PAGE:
Fortunately, the experience of actually using the iPhone was pretty seamless when it launched six months later. The first iPhone didn’t age very well (I had mine for only 18 months before grabbing a 3GS when it launched), but it made a good enough impression that I’ve been a repeat customer for nearly a decade. If Jobs’ introduction had gone as badly as it could have, things would have worked out very, very differently for both the iPhone and Apple as a whole. Yes, the first iPhone was basically a working beta — but it worked well enough to change an entire industry.

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How to be a human being in the comments: A refresher

So it has been a long time since we last posted comments guidelines and standards. To put it in perspective, the last time we talked comments with y’all, the iPhone 5 hadn’t been released, Android fans were using Jelly Bean and Facebook had just gone public. A lot can change in the course of nearly five years, but one thing that’s remained constant is our dedication to our readers. To that end, we wanted to take a minute to answer some questions, explain some features and, frankly, lay down the law when it comes to the comments section and our social channels. Pull up a chair and read on to find out what you need to know about Engadget’s comments and community.

Why do we have a comments section?

Comments sections get a bad rap: Everyone is familiar with the adage “Don’t read the comments,” and that didn’t become a common refrain because comments sections are full of hugs and puppies. Even so, there are some genuinely interesting conversations happening in our comments section, from personal experiences with gadgets to incredibly technical explanations of hardware, and we’re often impressed by what you have to say.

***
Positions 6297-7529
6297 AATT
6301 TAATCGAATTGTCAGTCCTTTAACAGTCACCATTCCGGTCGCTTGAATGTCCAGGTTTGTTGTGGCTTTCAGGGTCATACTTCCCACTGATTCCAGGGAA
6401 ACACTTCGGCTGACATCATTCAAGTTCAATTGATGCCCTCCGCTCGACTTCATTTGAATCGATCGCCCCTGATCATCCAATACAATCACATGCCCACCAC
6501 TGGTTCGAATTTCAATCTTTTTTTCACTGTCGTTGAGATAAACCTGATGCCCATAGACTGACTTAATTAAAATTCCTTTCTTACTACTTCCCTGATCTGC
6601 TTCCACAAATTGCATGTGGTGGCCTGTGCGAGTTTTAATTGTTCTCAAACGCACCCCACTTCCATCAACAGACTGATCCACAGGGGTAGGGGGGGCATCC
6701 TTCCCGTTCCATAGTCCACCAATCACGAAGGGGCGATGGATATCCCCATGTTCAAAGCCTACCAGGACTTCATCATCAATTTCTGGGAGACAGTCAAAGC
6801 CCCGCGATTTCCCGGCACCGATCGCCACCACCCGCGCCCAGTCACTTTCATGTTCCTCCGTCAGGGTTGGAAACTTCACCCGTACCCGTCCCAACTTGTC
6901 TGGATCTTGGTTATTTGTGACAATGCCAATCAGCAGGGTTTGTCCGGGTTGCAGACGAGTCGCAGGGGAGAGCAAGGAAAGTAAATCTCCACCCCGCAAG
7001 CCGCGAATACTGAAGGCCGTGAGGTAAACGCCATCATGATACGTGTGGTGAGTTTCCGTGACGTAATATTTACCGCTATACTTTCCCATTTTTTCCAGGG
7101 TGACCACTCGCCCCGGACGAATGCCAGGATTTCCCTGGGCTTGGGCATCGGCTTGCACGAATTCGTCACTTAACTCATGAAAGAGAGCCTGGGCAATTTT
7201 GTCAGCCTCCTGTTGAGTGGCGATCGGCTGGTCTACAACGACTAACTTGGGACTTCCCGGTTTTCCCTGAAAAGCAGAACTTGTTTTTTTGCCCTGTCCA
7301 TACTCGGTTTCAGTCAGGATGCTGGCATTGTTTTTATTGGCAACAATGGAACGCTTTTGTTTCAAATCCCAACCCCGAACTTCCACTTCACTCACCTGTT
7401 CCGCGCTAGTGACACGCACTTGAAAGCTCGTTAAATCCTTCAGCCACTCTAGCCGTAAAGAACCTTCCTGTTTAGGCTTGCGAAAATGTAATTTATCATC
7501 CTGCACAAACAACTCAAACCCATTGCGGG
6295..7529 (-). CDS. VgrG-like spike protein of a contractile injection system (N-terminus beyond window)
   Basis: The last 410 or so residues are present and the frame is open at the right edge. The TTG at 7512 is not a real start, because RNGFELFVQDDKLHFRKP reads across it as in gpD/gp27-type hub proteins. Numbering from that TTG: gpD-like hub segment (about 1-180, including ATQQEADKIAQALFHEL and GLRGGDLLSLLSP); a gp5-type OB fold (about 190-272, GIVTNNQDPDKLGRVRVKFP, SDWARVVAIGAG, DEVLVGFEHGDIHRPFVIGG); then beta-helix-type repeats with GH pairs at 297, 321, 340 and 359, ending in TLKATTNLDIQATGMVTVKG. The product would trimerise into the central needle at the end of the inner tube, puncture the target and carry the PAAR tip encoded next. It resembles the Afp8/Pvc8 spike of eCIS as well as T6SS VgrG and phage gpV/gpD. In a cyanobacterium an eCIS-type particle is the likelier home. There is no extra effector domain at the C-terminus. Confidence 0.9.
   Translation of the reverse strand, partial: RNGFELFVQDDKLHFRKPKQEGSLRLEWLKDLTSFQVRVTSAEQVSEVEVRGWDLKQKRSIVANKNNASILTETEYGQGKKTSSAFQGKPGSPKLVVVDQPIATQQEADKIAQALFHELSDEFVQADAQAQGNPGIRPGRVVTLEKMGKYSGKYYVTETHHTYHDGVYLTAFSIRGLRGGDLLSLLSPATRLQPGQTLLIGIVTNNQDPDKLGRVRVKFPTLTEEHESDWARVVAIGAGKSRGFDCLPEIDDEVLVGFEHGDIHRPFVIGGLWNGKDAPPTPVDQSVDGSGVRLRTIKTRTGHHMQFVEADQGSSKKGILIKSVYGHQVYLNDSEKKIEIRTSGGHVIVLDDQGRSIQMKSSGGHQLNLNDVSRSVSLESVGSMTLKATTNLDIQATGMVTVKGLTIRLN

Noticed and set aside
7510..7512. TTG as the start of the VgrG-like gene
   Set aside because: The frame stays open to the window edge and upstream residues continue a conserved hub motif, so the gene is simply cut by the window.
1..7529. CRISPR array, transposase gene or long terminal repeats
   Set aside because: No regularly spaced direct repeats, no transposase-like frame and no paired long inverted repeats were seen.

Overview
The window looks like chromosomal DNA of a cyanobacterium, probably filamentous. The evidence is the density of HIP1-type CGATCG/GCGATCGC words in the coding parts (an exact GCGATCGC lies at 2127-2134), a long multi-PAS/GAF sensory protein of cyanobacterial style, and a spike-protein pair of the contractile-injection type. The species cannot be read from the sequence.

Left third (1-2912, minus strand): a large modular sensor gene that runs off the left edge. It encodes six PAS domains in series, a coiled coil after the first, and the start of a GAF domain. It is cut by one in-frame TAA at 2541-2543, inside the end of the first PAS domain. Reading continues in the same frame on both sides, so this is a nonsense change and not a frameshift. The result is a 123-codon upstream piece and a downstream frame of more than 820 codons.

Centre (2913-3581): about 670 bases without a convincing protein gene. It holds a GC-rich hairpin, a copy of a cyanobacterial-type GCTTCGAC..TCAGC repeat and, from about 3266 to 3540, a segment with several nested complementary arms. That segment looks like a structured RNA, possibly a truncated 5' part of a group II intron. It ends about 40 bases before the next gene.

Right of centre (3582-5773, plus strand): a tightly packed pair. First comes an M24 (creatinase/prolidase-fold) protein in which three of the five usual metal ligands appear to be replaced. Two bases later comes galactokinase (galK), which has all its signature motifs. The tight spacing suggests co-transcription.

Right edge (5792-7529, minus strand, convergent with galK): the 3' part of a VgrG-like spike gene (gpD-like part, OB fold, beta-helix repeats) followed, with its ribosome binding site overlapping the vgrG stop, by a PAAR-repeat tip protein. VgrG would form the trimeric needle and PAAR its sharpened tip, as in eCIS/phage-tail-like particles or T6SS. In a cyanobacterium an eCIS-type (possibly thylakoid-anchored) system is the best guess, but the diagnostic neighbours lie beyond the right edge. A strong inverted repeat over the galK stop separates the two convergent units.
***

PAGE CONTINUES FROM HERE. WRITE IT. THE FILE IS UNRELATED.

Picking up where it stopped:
We have a comments section because we sincerely enjoy having a place for our readers to discuss the articles we write — and our readers often provide us with insights that add to the story, shed light on new angles or help us update the facts in the post. Many of rely on the comments for additional information and alternative opinions, all while many other publications have opted to shutter their comments sections (or just use Facebook). We’ve kept ours open because it’s valuable to you as readers, which makes it important for us too.

While the rules of internet interactions naturally vary from one website to another (and in some cases are unclear), we took the time to rethink our guidelines and have laid out a detailed policy on what does and doesn’t fly here.

Commenting basics: features and functions

First, a few technical details. While the basics of logging in and posting a comment are largely the same as they’ve always been, there are a few handy features in our current system that are worth highlighting.

Editing and deleting. The options to edit or delete your comment can be found in a drop-down menu; the arrow for the drop-down menu appears when you mouse over the upper-right area of your comment. (Mousing over the upper-right of someone else’s comment will allow you to report that comment; more on that below.)